New registry aims to find out why RI has highest incidence of bladder cancer per capita

Health

PROVIDENCE, R.I. (WPRI) ─ A first-of-its-kind registry in the United States, which aims to collect data from patients with genitourinary cancers, is being developed by doctors in Rhode Island.

Doctors say New Englanders have “long experienced disproportionately high rates of bladder cancer,” but Rhode Island has the highest rate per capita.

Research shows from 2012-2016, women in Rhode Island had the highest incidence of bladder cancer in the country, and men in Rhode Island had the fourth-highest rate within the same time period.

Doctors say Rhode Island is at a “critical juncture” with its aging population, but there are opportunities for prevention, optimizing treatments and improving genitourinary cancer care in the state.

Now, thanks to a grant from the Rhode Island Foundation, The Miriam Hospital is on its way to launching a research project to better understand what may be causing these malignancies.

The Rhode Island Foundation’s Special Medical Funds program, which addresses health and the health care needs of Rhode Islanders related to a variety of specific medical conditions, provided a $25,000 grant to help support the project.

The grant will allow The Minimally Invasive Urology Institute (MIUI) at The Miriam to create a statewide, multi-institutional registry of genitourinary malignancies in Rhode Island.

The registry will allow for population-based research, based on data from anonymous medical records. Patients from all providers and insurers would be able to opt-in.

Doctors say the hope is to address treatment disparities while also identifying ways to improve efforts at prevention, screening, and diagnosis.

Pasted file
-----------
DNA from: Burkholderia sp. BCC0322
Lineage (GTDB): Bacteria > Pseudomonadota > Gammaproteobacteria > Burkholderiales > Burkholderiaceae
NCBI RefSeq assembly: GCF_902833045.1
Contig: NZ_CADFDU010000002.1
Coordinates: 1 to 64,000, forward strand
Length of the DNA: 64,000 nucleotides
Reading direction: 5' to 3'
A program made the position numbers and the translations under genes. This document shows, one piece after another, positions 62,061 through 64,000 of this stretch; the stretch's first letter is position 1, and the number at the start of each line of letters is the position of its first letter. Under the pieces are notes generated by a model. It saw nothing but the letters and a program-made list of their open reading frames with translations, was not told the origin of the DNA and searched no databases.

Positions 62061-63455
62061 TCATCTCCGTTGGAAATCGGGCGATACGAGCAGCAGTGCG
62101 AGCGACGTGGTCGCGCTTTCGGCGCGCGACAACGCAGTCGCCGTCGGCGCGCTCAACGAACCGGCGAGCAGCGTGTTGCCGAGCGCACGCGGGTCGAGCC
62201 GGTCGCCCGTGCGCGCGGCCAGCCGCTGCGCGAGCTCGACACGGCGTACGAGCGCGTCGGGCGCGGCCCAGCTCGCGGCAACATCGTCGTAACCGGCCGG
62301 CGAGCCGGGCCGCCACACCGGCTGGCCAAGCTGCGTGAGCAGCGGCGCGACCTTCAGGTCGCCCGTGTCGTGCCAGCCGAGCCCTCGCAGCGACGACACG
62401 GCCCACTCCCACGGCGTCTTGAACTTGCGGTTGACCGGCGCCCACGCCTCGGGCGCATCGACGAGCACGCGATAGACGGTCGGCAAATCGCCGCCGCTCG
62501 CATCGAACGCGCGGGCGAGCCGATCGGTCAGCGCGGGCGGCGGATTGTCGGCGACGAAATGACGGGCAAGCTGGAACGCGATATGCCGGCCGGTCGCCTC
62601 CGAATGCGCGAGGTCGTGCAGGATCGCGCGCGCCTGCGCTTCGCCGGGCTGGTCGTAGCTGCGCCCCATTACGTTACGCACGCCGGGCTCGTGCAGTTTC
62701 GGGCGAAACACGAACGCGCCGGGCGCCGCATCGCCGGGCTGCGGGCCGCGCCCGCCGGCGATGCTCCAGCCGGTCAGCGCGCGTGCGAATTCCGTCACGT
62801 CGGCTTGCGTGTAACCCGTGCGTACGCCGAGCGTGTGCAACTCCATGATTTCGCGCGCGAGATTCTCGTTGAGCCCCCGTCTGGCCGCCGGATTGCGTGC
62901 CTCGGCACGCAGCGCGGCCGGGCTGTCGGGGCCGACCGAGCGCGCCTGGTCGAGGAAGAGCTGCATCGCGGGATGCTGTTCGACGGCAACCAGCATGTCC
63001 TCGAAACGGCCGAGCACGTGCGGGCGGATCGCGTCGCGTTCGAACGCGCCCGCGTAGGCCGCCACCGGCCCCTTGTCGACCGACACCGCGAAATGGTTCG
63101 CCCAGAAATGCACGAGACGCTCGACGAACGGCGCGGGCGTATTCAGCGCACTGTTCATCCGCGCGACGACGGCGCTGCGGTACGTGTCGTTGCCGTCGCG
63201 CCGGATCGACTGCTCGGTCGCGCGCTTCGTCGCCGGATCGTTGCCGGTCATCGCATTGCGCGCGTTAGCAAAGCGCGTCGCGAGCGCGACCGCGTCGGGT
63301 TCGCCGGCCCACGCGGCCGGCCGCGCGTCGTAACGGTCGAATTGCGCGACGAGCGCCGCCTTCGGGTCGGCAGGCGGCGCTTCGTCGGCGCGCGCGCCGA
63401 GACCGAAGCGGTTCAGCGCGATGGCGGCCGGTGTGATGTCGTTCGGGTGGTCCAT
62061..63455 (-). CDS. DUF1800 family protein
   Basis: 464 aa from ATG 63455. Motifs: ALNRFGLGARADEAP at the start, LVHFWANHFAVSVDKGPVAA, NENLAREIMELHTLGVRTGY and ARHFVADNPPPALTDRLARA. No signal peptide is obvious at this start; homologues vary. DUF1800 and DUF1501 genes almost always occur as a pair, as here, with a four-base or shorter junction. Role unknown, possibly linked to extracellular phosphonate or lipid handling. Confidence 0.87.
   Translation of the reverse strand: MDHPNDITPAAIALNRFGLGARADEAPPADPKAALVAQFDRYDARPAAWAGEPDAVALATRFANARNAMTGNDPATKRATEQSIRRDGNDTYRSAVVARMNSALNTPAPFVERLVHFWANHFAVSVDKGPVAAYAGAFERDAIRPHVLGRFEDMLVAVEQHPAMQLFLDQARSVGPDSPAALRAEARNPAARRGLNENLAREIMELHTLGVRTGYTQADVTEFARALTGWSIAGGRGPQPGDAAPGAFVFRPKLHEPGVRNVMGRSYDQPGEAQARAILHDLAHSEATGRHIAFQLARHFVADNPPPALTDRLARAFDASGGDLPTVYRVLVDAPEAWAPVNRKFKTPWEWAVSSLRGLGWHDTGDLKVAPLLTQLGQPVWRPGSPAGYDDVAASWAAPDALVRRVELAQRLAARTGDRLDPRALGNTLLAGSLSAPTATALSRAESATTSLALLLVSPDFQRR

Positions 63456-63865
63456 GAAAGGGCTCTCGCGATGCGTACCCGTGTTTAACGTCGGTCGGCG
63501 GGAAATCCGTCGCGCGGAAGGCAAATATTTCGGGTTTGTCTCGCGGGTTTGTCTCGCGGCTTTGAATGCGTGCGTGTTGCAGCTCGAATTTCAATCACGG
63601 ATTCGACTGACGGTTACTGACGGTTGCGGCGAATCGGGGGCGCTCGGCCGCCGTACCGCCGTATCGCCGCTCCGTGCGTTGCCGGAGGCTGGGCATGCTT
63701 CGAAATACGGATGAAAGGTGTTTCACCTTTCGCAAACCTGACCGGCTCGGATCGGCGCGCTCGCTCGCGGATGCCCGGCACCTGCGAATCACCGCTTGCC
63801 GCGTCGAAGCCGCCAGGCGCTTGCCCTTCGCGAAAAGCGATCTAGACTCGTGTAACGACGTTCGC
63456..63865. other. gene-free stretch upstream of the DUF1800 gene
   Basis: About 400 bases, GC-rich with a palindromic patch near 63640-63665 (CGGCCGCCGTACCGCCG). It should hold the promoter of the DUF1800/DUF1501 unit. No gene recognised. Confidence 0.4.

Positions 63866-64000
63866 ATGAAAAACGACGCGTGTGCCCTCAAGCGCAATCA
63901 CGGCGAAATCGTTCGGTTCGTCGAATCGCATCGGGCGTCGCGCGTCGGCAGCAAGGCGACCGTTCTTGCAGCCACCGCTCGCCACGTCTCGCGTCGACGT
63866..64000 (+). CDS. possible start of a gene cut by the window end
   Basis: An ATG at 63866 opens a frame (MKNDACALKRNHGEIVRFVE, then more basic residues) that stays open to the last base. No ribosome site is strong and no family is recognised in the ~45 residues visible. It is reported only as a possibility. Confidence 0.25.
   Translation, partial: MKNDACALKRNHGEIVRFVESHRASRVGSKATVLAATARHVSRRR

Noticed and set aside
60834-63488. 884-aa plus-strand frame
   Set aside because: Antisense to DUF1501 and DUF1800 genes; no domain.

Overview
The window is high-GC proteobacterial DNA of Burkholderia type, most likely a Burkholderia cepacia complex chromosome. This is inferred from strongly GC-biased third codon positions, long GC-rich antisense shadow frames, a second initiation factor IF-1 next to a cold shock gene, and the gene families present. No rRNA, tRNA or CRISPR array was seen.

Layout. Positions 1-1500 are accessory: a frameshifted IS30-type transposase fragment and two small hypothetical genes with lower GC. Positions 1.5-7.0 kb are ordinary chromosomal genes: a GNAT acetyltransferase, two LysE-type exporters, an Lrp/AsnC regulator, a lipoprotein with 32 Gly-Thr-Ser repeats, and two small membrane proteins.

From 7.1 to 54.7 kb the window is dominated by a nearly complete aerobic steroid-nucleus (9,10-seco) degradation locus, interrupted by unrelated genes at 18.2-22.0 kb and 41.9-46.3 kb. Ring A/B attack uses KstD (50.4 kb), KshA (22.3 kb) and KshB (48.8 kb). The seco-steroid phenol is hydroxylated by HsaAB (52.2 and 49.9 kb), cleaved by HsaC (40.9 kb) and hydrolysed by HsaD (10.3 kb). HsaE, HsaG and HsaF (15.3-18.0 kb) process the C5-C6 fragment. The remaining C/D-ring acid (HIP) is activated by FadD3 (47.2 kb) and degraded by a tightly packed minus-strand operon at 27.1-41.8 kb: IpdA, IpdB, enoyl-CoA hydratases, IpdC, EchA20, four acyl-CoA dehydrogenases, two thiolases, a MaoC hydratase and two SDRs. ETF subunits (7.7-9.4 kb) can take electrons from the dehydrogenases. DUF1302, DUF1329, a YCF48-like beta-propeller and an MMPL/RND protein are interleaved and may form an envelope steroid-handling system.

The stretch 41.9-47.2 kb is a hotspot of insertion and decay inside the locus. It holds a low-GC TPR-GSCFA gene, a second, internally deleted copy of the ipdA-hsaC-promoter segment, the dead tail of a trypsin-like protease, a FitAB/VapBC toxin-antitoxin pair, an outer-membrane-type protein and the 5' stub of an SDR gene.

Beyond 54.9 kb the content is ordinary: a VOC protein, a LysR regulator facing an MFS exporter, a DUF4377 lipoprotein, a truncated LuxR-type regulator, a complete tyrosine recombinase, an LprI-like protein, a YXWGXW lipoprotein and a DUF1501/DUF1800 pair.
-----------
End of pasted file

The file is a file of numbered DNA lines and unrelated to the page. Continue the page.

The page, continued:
Dr. Dragan Golijanin is the director of the Minimally Invasive Urology Institute at The Miriam Hospital, and is one of the doctors taking lead on the project. Golijanin also serves as an associate professor of surgery (urology) at The Warren Alpert Medical School of Brown University.

“We’ve got 350-400 kidney and bladder cancer patients per year,” Golijanin said. “We also noticed in ongoing research that there are some pockets of this disease in some areas of Rhode Island that have very high incidence.”

Doctors are hoping the registry will provide more clues about potential environmental, social, economic or occupational risk factors.

Golijanin said he was curious to learn more about those working in manufacturing jobs. He says in particular, textile and metalworking industries have exposed workers to a variety of dyes, solvents, metal dust and other hazardous and carcinogenic substances.

He hopes the registry will help doctors learn several important things moving forward, including helping develop new medical guidelines and raising awareness factors.

“Is it possible to prevent? Is it possible to get better care, and also, is it possible to level disparities so we don’t see these disparities geographically, economically, or in any other way,” Golijanin said.

The annual national economic burden of bladder cancer is over $5 billion, or about $22 million per year in Rhode Island, making it one of the most expensive cancers to treat.

The Miriam’s Urology program is one of only three urology programs in New England to be ranked nationally, among the top three percent in the nation.

The MIUI was nationally ranked for urologic services for men and women, including kidney, prostate and bladder care.

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